The Craft Beer Bubble


Comforts that were rare among our forefathers are now multiplied in factories and handed out wholesale; and indeed, nobody nowadays, so long as he is content to go without air, space, quiet, decency and good manners, need be without anything whatever that he wants; or at least a reasonably cheap imitation of it.
G.K. CHESTERTON

Over the last decade, I have learned one thing about bubbles. A bubble is formed when a fad meets easy credit. The reason for this is simple. There are people with ideas, and there are people with capital. There is no end to ideas, but capital is a naturally limited thing. But thanks to fiat currency and low interest rates, anyone with an idea--good or bad--can jump into business. The result is a boom as the novelty drives curiosity and the bust when that curiosity is satisfied. It could be the Dutch Tulip Bulb Mania or Dot-Com Stocks or McMansions. Today, we have the craft beer bubble.

Now, I want to say at the outset that I have quaffed some of these beers, and I have found a few of them to be quite tasty. But as the novelty wears off for me, I find myself returning to the familiar in much the same way that listening to Pink Floyd, Rush, and Yes made me realize that the best rock came from the meat and potatoes music of AC/DC. At the end of the day, you just want to rock. Likewise with beer, you don't want to think much about it. You just want to drink it.


Now, I could easily poke fun at the absurdities of the craft beer revolution such as the concept of chocolate beer. But that would be too easy. Instead, I want to point out the similarities of this revolution with others in wine, coffee, and ice cream. The fact is that all these new craft brewers are competing to be the next Starbucks and Ben & Jerry's of the beer world. Those two brands did for coffee and ice cream what these craft brewers are doing for beer. They challenged the status quo of the corporate products to give us new and bold flavors and established themselves as the new corporate products. There is something sad in this tale.

There are essentially two types of products in the world. There is the factory made, and there is the homemade. The factory made food or product is mass produced, uniform, and cheap. The homemade food or product is locally produced, varied, and expensive. This is why my town can have various corporate fast food places but also mom and pop diners and hamburger stands that attract the locals. The lesson here is that you can either get something cheap or something good but not both in the same product. This is because the large producer tends towards the bland while the small producer tends towards the flavorful. What if you could have the best of both worlds? You can't. But people still try, and there is where craft beer comes from.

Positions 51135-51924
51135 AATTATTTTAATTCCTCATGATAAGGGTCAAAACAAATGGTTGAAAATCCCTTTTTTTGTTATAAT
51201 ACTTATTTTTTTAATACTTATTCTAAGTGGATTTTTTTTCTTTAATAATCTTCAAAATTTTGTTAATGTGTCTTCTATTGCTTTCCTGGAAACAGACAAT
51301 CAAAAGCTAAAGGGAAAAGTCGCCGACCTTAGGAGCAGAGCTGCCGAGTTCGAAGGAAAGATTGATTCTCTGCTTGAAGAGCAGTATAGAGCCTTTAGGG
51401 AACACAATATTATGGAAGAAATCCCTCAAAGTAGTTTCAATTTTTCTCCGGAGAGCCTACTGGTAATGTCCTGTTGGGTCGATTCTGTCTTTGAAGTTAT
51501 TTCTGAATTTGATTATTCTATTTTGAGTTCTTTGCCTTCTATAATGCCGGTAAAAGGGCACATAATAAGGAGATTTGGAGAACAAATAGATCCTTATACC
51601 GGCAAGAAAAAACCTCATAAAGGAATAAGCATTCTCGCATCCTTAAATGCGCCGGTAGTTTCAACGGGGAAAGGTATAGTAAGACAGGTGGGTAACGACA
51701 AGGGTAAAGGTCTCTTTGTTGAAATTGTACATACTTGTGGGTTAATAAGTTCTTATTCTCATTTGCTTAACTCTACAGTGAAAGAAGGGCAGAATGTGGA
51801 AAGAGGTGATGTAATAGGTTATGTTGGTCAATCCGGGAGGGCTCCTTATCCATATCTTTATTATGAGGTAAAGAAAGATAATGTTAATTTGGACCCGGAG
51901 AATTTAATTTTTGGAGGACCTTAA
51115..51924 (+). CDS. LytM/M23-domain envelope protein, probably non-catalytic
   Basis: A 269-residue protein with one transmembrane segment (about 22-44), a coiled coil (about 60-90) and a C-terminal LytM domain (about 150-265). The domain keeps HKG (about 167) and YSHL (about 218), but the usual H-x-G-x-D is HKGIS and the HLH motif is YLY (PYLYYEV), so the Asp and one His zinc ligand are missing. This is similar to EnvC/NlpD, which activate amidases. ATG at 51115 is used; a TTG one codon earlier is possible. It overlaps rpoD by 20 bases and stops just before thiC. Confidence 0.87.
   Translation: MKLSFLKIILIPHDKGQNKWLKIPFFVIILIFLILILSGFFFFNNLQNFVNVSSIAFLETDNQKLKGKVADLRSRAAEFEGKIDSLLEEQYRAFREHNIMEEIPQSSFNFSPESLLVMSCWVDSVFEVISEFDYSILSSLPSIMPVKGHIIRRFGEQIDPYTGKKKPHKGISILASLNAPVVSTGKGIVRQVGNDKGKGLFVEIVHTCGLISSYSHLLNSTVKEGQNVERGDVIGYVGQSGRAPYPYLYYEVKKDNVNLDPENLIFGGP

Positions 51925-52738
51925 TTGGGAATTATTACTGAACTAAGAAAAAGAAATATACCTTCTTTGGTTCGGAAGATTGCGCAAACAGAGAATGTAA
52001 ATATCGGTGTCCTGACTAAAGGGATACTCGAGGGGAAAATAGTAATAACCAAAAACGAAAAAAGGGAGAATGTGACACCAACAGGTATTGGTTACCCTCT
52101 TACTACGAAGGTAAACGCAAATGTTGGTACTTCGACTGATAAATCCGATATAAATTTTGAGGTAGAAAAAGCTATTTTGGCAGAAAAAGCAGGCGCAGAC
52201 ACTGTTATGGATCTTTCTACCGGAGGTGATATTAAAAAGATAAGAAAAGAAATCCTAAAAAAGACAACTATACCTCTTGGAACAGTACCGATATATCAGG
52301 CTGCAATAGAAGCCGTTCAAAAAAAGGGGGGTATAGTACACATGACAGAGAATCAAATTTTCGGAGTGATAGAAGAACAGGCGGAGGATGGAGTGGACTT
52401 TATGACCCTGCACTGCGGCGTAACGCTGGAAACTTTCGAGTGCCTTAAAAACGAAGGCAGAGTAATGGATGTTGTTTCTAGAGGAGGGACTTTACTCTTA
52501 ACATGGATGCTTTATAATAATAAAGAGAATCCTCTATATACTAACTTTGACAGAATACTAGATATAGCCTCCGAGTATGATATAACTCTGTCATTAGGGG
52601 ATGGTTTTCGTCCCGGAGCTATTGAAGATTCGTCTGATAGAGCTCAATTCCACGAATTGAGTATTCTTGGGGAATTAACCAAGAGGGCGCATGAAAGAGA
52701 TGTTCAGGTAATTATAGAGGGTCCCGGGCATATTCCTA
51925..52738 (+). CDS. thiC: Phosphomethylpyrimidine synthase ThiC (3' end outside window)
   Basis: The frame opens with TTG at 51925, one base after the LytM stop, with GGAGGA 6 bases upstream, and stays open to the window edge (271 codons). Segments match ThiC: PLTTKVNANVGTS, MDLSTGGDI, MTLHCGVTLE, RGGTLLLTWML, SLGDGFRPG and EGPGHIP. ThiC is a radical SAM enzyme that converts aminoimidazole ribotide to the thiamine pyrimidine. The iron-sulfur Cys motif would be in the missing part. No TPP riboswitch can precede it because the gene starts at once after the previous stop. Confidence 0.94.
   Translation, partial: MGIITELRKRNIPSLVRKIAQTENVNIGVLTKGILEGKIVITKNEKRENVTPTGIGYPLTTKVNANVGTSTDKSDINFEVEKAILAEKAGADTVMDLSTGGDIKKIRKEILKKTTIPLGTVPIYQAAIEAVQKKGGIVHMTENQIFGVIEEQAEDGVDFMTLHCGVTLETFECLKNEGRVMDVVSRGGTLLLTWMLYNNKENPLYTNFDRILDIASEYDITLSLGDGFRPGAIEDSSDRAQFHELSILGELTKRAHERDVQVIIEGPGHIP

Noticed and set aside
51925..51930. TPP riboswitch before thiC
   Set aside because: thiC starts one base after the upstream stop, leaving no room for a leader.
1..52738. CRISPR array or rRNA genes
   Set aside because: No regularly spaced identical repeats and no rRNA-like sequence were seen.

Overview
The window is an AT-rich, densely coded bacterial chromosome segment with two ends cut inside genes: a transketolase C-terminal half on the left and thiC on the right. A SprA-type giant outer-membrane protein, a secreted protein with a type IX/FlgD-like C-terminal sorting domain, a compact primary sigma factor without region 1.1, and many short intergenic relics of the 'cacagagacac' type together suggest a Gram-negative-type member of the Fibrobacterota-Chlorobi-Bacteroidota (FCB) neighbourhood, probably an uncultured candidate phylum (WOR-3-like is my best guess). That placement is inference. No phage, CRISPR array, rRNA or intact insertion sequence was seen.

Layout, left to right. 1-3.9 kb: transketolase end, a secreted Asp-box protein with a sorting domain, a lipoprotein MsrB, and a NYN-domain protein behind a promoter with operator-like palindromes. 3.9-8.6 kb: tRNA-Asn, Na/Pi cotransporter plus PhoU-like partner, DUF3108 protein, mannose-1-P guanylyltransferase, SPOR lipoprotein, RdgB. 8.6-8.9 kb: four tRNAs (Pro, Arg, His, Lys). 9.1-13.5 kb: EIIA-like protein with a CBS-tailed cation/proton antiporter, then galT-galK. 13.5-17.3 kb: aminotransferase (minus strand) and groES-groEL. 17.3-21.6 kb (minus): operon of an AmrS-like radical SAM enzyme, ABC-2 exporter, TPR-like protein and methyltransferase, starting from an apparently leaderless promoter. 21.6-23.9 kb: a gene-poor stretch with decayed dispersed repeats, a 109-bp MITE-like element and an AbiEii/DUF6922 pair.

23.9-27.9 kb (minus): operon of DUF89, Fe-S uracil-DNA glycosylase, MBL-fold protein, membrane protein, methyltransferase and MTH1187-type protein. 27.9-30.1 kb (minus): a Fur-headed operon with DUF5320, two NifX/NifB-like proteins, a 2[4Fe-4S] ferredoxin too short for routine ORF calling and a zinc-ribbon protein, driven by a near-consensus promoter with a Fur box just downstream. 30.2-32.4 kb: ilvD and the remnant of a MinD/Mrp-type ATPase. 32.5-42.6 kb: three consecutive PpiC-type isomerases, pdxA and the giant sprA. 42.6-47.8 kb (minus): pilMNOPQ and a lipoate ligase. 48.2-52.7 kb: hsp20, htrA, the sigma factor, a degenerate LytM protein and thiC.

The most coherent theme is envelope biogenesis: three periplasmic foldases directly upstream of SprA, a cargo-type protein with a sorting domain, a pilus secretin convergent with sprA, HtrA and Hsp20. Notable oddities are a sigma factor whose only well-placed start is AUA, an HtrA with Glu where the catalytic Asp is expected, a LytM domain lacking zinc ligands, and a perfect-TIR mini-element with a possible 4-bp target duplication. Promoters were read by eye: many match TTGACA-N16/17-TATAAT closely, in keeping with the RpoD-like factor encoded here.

Craft beer began with homebrewing. People dissatisfied with Budweiser, Miller, and Coors had the option to buy their own barley, malt, hops, yeast, equipment, and bottles and make their own. The result was beer with greater alcohol content and better taste than the watered down stuff you get off of the supermarket shelves. The homebrewer may even have shared his beer with friends and neighbors who found his recipes awesome. One of these homebrewers would go on to make Samuel Adams beer to the delight of beer lovers. Those same beer lovers hold that beer in disdain now as it has become corporate. They even have a term for this corporate craft beer--crafty beer. It seems that the primary appeal of these craft beers for craft beer lovers is that no one else drinks them. Yet, they want these beers on tap at their local bar or on the shelf at the local supermarket. Basically, they want a corporate beer that no one drinks. These people are not beer lovers but beer snobs. They are cousins to the coffee snobs and the wine snobs.

The reality is that you can't be both corporate and homemade. Once upon a time, Ben & Jerry's was homemade ice cream. Now, it is Unilever made ice cream. This may seem depressing, but it should be hopeful for the homegrown entrepreneur. If you can make something good and different, you will find your customers. The temptation is to sell out to corporate greed at some point which is what Ben and Jerry did with their ice cream. The corporation will try and maintain the illusion of homemade because this allows them to charge a premium price for a factory made product. And it works until the product becomes mass contaminated with listeria.


My advice to the homebrew entrepreneur is to never sell out. Stay small, remain faithful to your values, and remain profitable to the end of your days. You won't be rich, but you will be successful and happy. Unfortunately for many, this is not enough. Getting rich takes over the driver's seat from making quality stuff. People quickly forget the reason that people liked them in the first place. It was because they were small, local, and good.

I tend to like two kinds of products. I either like the corporate made crap because it is cheap and ubiquitous. Or, I like the homegrown stuff for the quality and value they provide. The result is that I shop at Walmart and the farmer's market. I do not shop at Whole Foods Market. I will drink coffee at Dunkin' Donuts or a local diner. I do not drink Starbucks. This is because Whole Foods and Starbucks tries to occupy that middle ground between the corporate and the homemade. The result is expensive crap. I want it cheap or good. I don't want it expensive and bad.

At some point, this bubble in craft beer will pop. This will probably happen as capital dries up and people settle for the Starbucks of beer. When bubbles burst, the survivors become the winners and the new corporate masters. And there will be those who rebel against these masters. And I will write it again. You can't have the best of both worlds.